The Tribune Democrat, Johnstown, PA

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June 26, 2013

Local reaction to Supreme Court ruling is mixed

JOHNSTOWN — Wednesday’s U.S. Supreme Court decision outlawing the federal Defense of Marriage Act, known as DOMA, has generated a wide range of reaction from local residents and officials.

“It’s a revelation. It’s certainly needed,” said George Griffith, owner of the Flower Barn in Westmont. “I was shocked and delighted – it’s time. I think it is equality for all.”

In a 5-4 vote, the land’s highest court struck down the law barring the federal government from recognizing same-sex marriages.

Same-sex marriage has been legalized by 12 states, although Pennsylvania does not recognize it or civil unions.

The ruling means that federal benefits to those in same-sex marriages in states that recognize these unions must receive the same benefits afforded those in traditional marriages.

The ruling is reflective of a change that is occurring nationwide, Griffith said.

“People are attracted to people we have no control over. I believe we’re born that way,” he said. “I think the population has come to realize that.”

While the decision is probably a step forward, said John Suchta, owner of Flowers on The Corner, in Lilly, it does little, at this point, for gays and lesbians in Pennsylvania.

“Unless Pennsylvania is made to recognize gay and lesbian marriages or civil unions, this (court decision) doesn’t mean much,” he said.

Pennsylvania Democratic Sen. Bob Casey supports the decision, saying it is a step in assuring equal rights for all Americans.

“The Supreme Court made the right decision in striking down the Defense of Marriage Act,” he said in a statement issued by his office.

Casey said he has read many letters sent to him by lesbians and gays and their families asking for equal rights under the law.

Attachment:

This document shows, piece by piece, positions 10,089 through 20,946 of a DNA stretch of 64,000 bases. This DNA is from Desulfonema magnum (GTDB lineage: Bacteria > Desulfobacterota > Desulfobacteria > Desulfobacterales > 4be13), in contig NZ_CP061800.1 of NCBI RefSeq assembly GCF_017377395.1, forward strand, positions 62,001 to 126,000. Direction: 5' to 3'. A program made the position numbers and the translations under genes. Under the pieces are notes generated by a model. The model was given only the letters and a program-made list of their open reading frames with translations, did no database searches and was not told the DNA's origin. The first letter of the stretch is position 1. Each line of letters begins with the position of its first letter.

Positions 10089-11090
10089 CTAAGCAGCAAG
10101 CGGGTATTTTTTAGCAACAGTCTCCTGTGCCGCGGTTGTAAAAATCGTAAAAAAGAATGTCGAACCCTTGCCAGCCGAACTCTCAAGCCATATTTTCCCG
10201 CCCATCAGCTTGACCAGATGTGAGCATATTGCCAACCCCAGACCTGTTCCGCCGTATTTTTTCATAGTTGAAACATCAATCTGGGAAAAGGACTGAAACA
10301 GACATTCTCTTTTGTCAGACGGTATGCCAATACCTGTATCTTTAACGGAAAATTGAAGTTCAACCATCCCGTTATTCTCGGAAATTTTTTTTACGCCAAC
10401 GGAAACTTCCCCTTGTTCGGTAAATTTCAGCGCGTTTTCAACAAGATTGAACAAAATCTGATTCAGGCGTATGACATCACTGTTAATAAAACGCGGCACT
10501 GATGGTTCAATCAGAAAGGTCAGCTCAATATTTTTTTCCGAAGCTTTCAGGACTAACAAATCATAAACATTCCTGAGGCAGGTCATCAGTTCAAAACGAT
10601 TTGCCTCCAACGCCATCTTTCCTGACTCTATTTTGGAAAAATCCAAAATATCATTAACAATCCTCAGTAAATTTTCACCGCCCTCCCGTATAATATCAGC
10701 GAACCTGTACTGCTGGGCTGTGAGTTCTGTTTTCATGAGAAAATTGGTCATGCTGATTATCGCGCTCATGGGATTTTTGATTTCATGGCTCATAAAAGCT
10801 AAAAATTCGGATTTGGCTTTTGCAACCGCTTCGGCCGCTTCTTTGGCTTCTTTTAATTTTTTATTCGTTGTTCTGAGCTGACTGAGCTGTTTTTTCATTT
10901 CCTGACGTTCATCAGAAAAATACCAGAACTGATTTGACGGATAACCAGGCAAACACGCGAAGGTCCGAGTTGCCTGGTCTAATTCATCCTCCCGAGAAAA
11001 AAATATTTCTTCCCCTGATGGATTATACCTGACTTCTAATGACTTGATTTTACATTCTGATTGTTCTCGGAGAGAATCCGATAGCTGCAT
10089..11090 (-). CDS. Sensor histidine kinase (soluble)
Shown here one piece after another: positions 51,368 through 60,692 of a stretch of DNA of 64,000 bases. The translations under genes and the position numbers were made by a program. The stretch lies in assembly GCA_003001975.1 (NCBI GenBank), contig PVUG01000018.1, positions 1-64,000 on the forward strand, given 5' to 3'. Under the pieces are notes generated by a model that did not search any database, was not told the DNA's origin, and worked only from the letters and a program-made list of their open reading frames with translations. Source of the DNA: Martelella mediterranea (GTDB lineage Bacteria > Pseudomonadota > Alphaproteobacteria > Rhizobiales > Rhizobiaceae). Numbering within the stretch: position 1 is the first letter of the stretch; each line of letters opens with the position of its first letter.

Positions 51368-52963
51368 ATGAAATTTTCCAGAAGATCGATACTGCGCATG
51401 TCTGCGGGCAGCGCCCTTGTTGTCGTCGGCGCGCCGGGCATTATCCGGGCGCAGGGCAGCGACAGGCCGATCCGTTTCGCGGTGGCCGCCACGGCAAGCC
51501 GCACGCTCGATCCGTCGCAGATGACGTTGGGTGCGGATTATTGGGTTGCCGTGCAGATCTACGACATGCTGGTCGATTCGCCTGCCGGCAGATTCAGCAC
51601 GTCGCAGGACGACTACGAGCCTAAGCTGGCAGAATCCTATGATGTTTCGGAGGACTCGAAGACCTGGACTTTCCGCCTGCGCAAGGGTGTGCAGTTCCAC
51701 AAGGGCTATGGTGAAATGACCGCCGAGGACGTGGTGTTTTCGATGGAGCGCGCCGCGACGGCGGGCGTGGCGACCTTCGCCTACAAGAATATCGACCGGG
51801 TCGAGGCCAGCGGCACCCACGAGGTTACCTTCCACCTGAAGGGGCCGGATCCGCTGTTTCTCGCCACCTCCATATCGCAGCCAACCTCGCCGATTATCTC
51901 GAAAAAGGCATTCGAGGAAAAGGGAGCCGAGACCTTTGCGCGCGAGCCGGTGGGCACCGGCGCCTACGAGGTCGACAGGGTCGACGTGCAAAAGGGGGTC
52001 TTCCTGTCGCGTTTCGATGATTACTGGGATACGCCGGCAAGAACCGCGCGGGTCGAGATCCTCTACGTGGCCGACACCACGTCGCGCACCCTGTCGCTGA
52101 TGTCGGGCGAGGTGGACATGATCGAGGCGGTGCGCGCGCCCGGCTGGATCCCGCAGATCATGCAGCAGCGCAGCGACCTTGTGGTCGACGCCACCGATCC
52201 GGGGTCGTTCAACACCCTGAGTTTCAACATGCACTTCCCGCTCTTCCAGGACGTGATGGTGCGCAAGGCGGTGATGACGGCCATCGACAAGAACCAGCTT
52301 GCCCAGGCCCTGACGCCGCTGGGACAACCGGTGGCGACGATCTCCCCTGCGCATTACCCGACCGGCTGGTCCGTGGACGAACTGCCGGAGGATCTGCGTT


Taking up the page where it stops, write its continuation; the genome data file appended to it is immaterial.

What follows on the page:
“These letters included deeply personal statements from people across our commonwealth and had a substantial impact on my decision to support marriage equality,” he said. “I believe the Supreme Court’s ruling on DOMA was a critical step in strengthening equal rights for all.”

Casey’s opinion is not shared by everyone, including the secretary for communications for the Diocese of Altoona-Johnstown.

Spokesman Tony DeGol said the decision was very disappointing.

“The Catholic Church sees marriage as a lifelong union between one man and one woman,” DeGol said.

He added that the court’s decision does not change the beliefs of the church.

“No one has the right to redefine what the Lord has taught us,” he said.

U.S. Rep. Bill Shuster, R-Hollidaysburg, said the vote to strike down DOMA was disappointing and cited figures indicating he shares the opinion of a majority of Americans.

“Nearly three-fourths of Americans believe that marriage should be between a man and a woman, and 38 states have banned same-sex marriage either through laws, constitutional amendments or both,” Shuster said in a statement. “I will continue to work toward legislation that will uphold what I believe to be one of our most important and longstanding traditions.”

Griffith disagrees with the statistics Shuster used regarding public opinion on same-sex marriages.

More than 60 percent of the American people feel there should be equality for alternative marriages, he said.

U.S. Rep. Keith Rothfus, R-Sewickley, said that while he continues to review the decision, he is disappointed in the ruling.

“And it is my hope that states will continue to define marriage as the union between one man and one woman,” he said in a statement.

The court decision brought rapid responses from a host of organizations on both sides of the issue.

The Pennsylvania Pastors’ Network said its members are appalled at the decision and will continue to pray for a revival of values.

GetEqual, a national lesbian and gay social justice organization, praised the decision overturning the law and vowed to fight for law changes in states that do not recognize nontraditional marriages or civil unions.

Lawyers from the Women’s Law Project, a nonprofit women’s legal advocacy organization with offices in Pittsburgh and Philadelphia, applauded the decision.

In a statement, project staff termed it a historic ruling that strikes a “long overdue blow for dignity,” but stopped short of ruling that the Constitution requires all states to allow same-sex couples to marry.

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